Discover Some Wealth: Discovery Communications

Discovery Communications is my latest, which I found while combing through a local asset manager’s portfolio here in Pittsburgh. They are a global media company that provides content in 223 countries and 45 languages with a product portfolio that includes the Discovery Channel, Animal Planet, and TLC. They operate production studios, websites, and curriculum-based educational programs.

The reason I believe they are undervalued is their aggressive share repurchase activity: the share price has not moved, but the underlying growth in value per share has been dramatic. The business has grown its top line and bottom line by 10.5% and 16.4% annually, respectively, since 2008. Additionally, they have repurchased 23.6% of shares outstanding since 2010, after adjusting for stock splits. With a slight decline in the share price over the past 12-18 months, the business looks very appealing to me today.

Shown below are their financial results since 2008:

Screen Shot 2015-12-09 at 11.54.00 PM

What should emerge as highly relevant is the large increase in ROE. This is the result of an increase in leverage, as margins, sales turnover, and asset turnover have remained largely constant. The leverage today is at a healthy 3.5x operating income and 6.0x net income, with borrowing costs at 4.7%.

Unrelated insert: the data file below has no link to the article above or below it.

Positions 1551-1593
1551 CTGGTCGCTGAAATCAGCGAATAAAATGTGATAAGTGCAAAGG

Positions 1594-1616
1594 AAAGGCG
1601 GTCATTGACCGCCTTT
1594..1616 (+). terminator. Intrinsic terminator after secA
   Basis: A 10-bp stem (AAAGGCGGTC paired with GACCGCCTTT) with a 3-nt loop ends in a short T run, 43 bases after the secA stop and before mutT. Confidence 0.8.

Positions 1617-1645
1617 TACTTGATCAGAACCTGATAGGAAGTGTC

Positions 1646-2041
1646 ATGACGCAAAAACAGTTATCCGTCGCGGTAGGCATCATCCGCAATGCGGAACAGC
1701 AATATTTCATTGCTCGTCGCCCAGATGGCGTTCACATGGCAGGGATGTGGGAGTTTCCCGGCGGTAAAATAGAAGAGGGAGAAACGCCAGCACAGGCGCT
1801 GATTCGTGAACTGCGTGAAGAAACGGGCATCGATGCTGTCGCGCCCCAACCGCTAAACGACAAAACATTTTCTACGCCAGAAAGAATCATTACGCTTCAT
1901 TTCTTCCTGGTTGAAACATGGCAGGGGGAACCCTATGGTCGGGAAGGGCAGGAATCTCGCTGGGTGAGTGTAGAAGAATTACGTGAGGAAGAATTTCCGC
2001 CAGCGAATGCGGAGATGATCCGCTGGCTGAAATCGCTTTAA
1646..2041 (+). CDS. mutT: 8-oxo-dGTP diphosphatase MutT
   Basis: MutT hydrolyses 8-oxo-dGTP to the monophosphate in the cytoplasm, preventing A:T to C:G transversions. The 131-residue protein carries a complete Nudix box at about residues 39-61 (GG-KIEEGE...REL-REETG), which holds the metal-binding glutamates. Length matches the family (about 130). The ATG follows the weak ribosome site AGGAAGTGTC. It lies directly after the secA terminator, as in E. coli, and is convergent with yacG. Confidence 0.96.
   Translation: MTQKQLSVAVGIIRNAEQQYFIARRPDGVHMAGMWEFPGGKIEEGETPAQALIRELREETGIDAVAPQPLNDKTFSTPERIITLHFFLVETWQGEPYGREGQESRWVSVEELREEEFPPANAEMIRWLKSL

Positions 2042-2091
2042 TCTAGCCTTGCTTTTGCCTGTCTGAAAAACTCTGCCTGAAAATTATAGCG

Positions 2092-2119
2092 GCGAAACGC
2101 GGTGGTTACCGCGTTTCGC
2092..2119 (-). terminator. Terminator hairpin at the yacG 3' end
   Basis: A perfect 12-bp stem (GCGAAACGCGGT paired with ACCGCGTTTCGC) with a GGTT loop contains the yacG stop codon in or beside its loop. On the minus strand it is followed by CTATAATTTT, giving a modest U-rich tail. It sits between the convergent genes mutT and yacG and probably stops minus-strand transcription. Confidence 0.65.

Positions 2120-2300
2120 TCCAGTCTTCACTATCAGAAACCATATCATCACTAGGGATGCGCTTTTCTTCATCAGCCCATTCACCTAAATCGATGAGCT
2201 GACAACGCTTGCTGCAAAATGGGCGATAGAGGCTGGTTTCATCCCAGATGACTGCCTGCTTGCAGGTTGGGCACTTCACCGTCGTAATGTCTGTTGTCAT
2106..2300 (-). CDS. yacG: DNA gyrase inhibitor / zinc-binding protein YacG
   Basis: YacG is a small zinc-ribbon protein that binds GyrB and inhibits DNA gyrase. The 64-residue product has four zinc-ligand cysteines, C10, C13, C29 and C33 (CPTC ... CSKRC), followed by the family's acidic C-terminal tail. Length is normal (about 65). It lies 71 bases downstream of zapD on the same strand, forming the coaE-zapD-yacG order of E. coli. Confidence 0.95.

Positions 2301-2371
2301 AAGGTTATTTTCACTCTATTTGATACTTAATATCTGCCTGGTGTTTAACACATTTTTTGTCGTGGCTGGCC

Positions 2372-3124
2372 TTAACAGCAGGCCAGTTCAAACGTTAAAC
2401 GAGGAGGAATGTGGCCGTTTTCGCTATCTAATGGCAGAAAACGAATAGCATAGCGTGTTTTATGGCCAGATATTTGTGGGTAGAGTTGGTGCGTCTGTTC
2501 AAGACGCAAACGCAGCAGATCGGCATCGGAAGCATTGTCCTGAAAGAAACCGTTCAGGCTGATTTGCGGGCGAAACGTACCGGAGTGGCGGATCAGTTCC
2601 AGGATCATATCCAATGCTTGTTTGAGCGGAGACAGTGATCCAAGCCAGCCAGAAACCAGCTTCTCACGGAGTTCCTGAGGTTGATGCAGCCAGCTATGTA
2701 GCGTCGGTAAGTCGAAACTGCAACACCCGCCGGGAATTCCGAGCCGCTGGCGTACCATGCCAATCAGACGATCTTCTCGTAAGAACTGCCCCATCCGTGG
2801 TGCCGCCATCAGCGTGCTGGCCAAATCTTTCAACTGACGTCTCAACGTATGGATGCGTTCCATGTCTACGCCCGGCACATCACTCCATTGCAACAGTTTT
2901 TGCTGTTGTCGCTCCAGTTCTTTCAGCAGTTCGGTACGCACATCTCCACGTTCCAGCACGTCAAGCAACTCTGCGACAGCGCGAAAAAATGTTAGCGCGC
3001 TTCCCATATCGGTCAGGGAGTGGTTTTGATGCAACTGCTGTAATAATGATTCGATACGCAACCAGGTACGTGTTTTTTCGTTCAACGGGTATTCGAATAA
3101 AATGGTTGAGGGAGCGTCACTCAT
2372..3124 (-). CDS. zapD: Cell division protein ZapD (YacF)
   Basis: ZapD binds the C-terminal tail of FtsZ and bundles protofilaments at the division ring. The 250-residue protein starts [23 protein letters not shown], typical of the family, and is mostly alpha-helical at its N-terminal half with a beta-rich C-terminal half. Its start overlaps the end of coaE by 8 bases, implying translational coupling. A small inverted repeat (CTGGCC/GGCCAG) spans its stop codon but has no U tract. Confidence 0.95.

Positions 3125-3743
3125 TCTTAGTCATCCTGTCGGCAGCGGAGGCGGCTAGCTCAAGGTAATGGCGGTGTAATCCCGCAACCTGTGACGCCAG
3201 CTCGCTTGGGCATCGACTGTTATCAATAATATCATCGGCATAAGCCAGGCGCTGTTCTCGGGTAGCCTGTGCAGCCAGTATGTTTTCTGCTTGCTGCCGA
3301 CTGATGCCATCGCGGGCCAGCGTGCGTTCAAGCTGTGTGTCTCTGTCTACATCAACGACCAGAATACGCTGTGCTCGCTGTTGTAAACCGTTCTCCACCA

Additionally interesting is the aforementioned growth in the business, which appears to have slowed for TTM Q3 2015. This is the result of a strong dollar, as underlying sales volumes still have increased between 8-11% each quarter in 2015. This growth is primarily the result of their international expansion, which has been very aggressive and is now 50% of sales, as well as the rise of a number of content distribution businesses like Netflix, Hulu, and Amazon. With more companies vying for Discovery’s content, the amount they can charge increases.

Valuation is also highly appealing at $12.3 billion today. This indicates a P/E of 10.5x and price-to-book of 2.2x. For a business growing 8-11% per year with such a high ROE, low capital costs, and a lot of excess cash flow that is all used for share repurchases, I would be willing to sell around $17-21 billion, or roughly at a 16.5x multiple to earning power. And because this business is growing, there is a buffer to the ultimate value realization, where today’s investor is paid to hold onto their shares.


About Andrew Schneck

I am a value investor focused on misunderstood securities and industries, with an eye for long-term stock ownership.
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